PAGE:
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Fergie - Hooverless but still Horny

Author: Clare Dickins
Thursday, 7 July 2005
It's a rare treat to interview someone like Fergie. The 25 year old DJ/producer is kinda like the Irish equivalent of Steve Irwin (minus the crocodiles of course); jovial, down-to-earth and every bit the cheeky larrikin you'd imagine him to be.

"Hullooo! How are you-" he bellows down the phone in his trademark thick Irish accent. "I'm actually in the supermarket at the minute buying a tin of tuna, an orange and a salad. I'm just at the cashier now putting my little groceries on the conveyer belt," he chuckles.

So Ferg, how do you think people perceive you- "I get on with everybody I meet. Everybody's perception of me is that I like to have a party and I like to enjoy myself, and they're right. I do take my career seriously and I absolutely love what I do, but I always make sure I enjoy myself - do you know what I mean-"

Fergie may be the dance world's fun-loving prankster, but the road to the top hasn't all been peaches and cream. "There are always tough times - you always have to keep one step ahead of everyone, you know- When I stopped playing hard house, it was a big thing and a lot of people didn't like it - 'Oh Fergie has fucked off his fans!' - what the public didn't really think about was what a hard thing it was for me to do; I could have lost all my gigs and getting paid," he explains.

Similarly, when Fergie's mentor Tony De Vit died in 1998 his strength was also tested. "The day Tony got buried he was booked to play at Godskitchen and I had to leave his funeral to go and fill in for him at this gig. His parents were both there and it was quite bizarre."

So how did Fergie cope with all of this- "I don't know, I really don't. It was just so fucking bizarre...I really don't know [stammers]...it was just surreal. It's a heartwarming thing in a way, but also really devastating because I'd just lost one of my good friends and mentors - he was someone who had shown me a lot of things.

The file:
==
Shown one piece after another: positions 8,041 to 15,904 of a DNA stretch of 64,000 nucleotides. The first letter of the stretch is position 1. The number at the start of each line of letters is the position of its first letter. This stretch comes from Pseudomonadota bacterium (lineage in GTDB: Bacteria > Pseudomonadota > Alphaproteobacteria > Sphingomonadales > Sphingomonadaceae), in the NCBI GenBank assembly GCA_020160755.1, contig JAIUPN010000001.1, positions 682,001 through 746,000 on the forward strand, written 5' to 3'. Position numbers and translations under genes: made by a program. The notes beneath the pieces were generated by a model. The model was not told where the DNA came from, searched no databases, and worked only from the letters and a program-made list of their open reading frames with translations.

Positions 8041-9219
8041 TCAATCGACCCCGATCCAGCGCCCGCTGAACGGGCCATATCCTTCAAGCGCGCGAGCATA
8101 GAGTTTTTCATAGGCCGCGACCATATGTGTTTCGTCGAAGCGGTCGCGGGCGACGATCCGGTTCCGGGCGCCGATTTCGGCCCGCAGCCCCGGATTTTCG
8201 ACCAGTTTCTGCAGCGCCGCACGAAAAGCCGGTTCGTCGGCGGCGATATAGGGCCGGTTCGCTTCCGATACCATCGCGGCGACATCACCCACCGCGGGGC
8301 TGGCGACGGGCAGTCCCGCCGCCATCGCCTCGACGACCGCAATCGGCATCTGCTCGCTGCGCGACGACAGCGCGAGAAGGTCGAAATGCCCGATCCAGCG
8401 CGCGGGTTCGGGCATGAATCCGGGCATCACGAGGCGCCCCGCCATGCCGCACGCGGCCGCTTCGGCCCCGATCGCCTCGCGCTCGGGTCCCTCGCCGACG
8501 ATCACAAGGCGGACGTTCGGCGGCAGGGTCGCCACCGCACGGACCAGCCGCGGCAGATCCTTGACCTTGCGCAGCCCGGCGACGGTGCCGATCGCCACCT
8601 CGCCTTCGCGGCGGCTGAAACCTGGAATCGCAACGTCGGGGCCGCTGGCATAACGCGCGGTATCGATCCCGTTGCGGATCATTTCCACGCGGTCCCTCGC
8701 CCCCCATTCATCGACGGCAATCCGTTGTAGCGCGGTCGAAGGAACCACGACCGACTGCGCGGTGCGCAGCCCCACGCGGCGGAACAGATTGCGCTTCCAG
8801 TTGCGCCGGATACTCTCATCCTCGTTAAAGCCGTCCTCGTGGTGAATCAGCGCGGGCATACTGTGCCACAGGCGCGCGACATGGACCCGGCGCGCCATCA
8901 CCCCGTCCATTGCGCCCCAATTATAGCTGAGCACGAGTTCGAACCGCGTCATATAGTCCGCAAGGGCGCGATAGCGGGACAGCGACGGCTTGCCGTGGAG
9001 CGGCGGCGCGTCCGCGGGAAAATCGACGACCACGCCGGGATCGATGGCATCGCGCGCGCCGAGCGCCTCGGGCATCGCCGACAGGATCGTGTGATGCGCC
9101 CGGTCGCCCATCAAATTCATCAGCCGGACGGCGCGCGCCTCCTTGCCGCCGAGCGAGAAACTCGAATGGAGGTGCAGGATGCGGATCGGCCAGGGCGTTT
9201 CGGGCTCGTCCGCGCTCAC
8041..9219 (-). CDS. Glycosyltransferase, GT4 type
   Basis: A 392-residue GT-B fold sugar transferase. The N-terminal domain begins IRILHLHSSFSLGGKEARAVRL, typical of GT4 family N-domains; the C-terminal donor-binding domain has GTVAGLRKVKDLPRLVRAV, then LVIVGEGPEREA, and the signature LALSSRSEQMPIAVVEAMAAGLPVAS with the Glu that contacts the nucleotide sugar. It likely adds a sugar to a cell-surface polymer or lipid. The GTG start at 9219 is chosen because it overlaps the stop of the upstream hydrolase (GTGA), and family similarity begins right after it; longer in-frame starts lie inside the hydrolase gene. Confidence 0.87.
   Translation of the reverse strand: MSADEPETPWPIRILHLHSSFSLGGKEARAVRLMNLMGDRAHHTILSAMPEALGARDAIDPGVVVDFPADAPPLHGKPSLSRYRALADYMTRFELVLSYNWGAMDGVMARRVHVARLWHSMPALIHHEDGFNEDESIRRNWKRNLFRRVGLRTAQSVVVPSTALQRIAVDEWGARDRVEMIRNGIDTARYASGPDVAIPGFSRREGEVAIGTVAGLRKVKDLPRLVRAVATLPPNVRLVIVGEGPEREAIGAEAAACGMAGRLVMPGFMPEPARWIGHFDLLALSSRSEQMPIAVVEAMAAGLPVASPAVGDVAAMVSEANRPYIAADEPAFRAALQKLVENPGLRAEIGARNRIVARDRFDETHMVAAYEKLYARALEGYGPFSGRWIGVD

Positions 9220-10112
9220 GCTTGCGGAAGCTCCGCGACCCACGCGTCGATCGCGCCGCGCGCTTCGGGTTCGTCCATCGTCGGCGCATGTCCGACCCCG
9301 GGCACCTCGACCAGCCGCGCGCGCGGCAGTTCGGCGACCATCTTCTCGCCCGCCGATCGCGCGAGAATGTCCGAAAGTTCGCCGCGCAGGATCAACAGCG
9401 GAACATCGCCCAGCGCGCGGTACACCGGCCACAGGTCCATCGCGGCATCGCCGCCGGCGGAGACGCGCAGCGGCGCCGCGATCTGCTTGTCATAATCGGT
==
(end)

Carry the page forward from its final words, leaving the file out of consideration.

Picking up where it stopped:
"One minute I am sitting in my bedroom looking at Tony's name on the flyer and thinking to myself 'holy shit! I'm going over to England to stay at this guy's house'. The next thing I know I am standing in a DJ booth playing at this gig for him because he's just died - it's like fucking hell!" he reflects.

Having conquered life's challenges, Fergie is embracing the future. As an artist, the Irishman is arguably one of the scene's most versatile artists. He doesn't discriminate. Listen to his show on Radio 1 and you'll hear everything from Coburn, Meat Katie, Marco Bailey and Sasha. He may only be 25, but Fergie agrees his taste in music is maturing as he gets older. "Yeah it's certainly maturing. People say 'Well you're only fucking 25!' and I think to myself, 'Yeah I am only 25, but I've also gone through a lot of changes in music and I've seen so many DJs come and go as well'. Fucking hell I've been doing this quite a long time!" he exclaims.

"I've been very lucky and fortunate to have been involved in the scene when it was at its real peak. I also believe it's going to come back around again. Five years ago, the press were going, 'Well how come the clubs aren't as busy [as they should be]-' Well it's simple, it's because people keep pigeonholing artists - 'Oh Steve Lawler is progressive house, 'Oh Fergie is hard house'. Dance music used to be about everyone jumping in the one club and everyone playing a 1.5 - 2 hour set," he says. "It's getting back to that now; some of the house music I'm playing on my show, Steve Lawler plays too. It's just all coming under one roof now and it's one of the most exciting times. With the music and all the technology coming through at the minute, it's just awesome!"

Fergie is shortly due to be touring Oz with old hard house partner-in-crime BK. Considering the pair's current preference for techno, it's difficult to believe they were both responsible for the classic hard houser Hoovers and Horns in 2000. "I used to speak to BK and he's like 'Ferg - I never had the heart to tell you
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